Tuesday, August 16, 2011

A Book's First Reader

When Charlotte Brontë had finished Shirley in August 1849, she wrote to her editor W.S. Williams that the writing had helped her get through her period of grief. Her three surviving siblings--Branwell, Emily and Anne--had all died within the previous year. She wrote that the writing of Shirley had kept her busy and had taken her "out of dark and desolate reality to an unreal but happier region." She explained to him that even though her eyes had suffered from the work, she preferred committing wholeheartedly to the novel: "you can write nothing of value unless you give yourself wholly to the theme, and when you so give yourself, you lose appetite and sleep--it cannot be helped." Williams would be Shirley's first reader. Fortunately, he liked the story, so a month later Brontë wrote back to him thanking him for his positive response. She shared with him the anxiety that every writer feels upon delivering a manuscript to the 'first reader.'  For a non-writer, the experience can be likened to any moment when you first present your work, whether a painting, a piece of carpentry, a song, or an idea to an individual for feedback about your efforts. Who wouldn't want to hear something positive and encouraging? The anxiety, of course, arises from the fear that the individual will be negative and not constructively critical. In Brontë's case, she had sat alone in a room without ever showing her work to another soul, so she had "held no consultation about plan, subject, characters or incidents, asked and had no opinion from one living being, but fabricated it darkly in the silent workshop of [her] own brain--such an author awaits with a singular feeling the report of the first impression produced by his creation in a quarter where he places confidence, and truly glad he is when that report proves favourable." The best advice, therefore, is to place your work in the hands of someone whose judgment you can trust and whose support you can count on. We all can benefit from constructive criticism that focuses on the work itself and not on the person creating it. The distinction is an important one. Also, we can never know for certain what challenges were in place while the author or artist plodded through his or her creation, but to have completed the work is an accomplishment worth a word of congratulations. That kind of support can give a writer, as it did Charlotte Brontë, "great pleasure."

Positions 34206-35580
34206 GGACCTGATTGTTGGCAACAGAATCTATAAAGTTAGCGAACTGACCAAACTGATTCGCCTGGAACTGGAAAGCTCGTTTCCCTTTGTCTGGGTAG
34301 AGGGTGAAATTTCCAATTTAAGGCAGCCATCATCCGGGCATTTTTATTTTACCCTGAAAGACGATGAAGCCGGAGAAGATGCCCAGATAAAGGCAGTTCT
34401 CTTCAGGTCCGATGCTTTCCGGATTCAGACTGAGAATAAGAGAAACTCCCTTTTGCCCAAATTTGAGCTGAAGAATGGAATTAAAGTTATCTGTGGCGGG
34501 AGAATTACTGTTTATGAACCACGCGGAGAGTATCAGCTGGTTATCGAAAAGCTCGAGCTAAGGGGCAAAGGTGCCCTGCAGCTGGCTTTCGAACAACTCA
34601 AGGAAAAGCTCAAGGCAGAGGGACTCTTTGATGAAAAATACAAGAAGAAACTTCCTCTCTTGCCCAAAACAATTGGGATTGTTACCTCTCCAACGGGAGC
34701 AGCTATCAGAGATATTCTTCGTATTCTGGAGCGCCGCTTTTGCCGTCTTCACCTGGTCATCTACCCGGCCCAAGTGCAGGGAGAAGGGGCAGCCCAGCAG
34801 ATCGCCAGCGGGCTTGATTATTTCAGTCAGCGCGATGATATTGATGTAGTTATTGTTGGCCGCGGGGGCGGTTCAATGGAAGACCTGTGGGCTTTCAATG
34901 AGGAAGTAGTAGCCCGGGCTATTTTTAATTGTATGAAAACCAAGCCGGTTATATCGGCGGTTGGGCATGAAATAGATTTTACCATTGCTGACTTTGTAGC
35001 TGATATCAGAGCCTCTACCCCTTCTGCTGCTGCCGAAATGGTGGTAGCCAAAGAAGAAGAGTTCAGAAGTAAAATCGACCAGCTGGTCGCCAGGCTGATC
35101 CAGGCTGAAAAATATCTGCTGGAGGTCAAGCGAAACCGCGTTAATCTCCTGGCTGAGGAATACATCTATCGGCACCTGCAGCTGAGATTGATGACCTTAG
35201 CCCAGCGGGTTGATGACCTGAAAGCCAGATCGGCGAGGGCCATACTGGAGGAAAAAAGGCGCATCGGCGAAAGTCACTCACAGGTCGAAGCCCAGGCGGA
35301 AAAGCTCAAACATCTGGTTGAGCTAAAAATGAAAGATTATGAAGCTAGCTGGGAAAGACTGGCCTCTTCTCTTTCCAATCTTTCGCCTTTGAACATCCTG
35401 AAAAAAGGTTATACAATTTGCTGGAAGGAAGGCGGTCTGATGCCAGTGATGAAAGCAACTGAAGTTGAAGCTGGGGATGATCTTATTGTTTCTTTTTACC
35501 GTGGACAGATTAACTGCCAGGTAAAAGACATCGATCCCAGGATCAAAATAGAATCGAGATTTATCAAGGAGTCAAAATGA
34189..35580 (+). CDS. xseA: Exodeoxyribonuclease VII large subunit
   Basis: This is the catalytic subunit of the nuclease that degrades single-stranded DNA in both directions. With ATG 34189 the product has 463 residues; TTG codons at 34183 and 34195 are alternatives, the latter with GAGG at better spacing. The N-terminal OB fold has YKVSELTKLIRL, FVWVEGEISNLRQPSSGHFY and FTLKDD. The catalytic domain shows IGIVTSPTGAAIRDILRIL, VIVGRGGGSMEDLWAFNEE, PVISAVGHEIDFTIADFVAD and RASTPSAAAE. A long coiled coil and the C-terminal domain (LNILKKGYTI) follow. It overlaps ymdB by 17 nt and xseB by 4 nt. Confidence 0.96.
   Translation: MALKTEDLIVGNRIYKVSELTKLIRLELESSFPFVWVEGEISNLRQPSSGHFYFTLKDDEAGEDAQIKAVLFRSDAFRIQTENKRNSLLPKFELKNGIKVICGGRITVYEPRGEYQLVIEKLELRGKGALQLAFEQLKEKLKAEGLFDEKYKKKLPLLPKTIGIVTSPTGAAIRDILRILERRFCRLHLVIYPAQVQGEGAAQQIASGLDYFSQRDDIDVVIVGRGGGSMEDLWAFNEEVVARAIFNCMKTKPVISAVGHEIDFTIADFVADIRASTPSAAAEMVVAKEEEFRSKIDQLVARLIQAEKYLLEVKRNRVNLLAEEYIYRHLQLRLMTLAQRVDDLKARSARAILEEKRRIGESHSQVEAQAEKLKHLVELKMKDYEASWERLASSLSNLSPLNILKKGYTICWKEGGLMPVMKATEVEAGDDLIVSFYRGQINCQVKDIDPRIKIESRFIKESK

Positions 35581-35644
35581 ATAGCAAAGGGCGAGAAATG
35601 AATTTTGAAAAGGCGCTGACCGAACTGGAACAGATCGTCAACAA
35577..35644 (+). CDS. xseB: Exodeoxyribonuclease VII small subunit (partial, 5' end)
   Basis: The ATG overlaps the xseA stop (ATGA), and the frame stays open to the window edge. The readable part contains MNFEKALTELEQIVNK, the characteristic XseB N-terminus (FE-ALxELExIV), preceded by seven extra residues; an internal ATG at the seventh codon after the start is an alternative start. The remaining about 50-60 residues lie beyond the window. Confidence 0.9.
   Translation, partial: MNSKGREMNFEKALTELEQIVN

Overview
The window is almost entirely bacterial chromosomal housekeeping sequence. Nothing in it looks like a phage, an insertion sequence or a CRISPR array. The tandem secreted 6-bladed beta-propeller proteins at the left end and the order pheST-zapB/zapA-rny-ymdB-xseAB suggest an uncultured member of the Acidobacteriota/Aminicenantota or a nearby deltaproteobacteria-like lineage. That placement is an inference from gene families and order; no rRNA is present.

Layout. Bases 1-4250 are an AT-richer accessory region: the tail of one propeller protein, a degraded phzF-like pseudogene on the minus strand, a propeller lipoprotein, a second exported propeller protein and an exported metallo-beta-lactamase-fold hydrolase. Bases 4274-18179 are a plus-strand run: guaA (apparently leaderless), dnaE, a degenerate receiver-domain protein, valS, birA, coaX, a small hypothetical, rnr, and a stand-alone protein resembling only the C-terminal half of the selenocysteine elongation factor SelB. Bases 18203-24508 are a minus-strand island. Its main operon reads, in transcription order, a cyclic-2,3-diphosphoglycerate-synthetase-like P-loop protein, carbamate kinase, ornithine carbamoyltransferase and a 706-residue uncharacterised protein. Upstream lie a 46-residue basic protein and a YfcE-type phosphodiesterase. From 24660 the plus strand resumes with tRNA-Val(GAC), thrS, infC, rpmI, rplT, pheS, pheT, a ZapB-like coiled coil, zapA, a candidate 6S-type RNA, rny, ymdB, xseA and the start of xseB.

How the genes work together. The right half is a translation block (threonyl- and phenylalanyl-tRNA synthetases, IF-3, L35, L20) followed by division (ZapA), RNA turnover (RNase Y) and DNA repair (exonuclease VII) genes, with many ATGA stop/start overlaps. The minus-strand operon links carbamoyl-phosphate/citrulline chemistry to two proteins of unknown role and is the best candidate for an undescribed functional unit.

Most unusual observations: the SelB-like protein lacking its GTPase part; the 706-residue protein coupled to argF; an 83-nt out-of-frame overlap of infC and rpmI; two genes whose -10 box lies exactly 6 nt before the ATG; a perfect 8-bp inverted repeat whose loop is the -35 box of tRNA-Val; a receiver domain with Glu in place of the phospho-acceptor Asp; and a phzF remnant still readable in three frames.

1 comment:

  1. What about a guestblog + giveaway of your book on my site? I'd love it.
    Have a look at FLY HIGH (http://flyhigh-by-learnonline.blogspot.com/) and let me know if you're interested. Write me at learnonline.mgs@gmail.com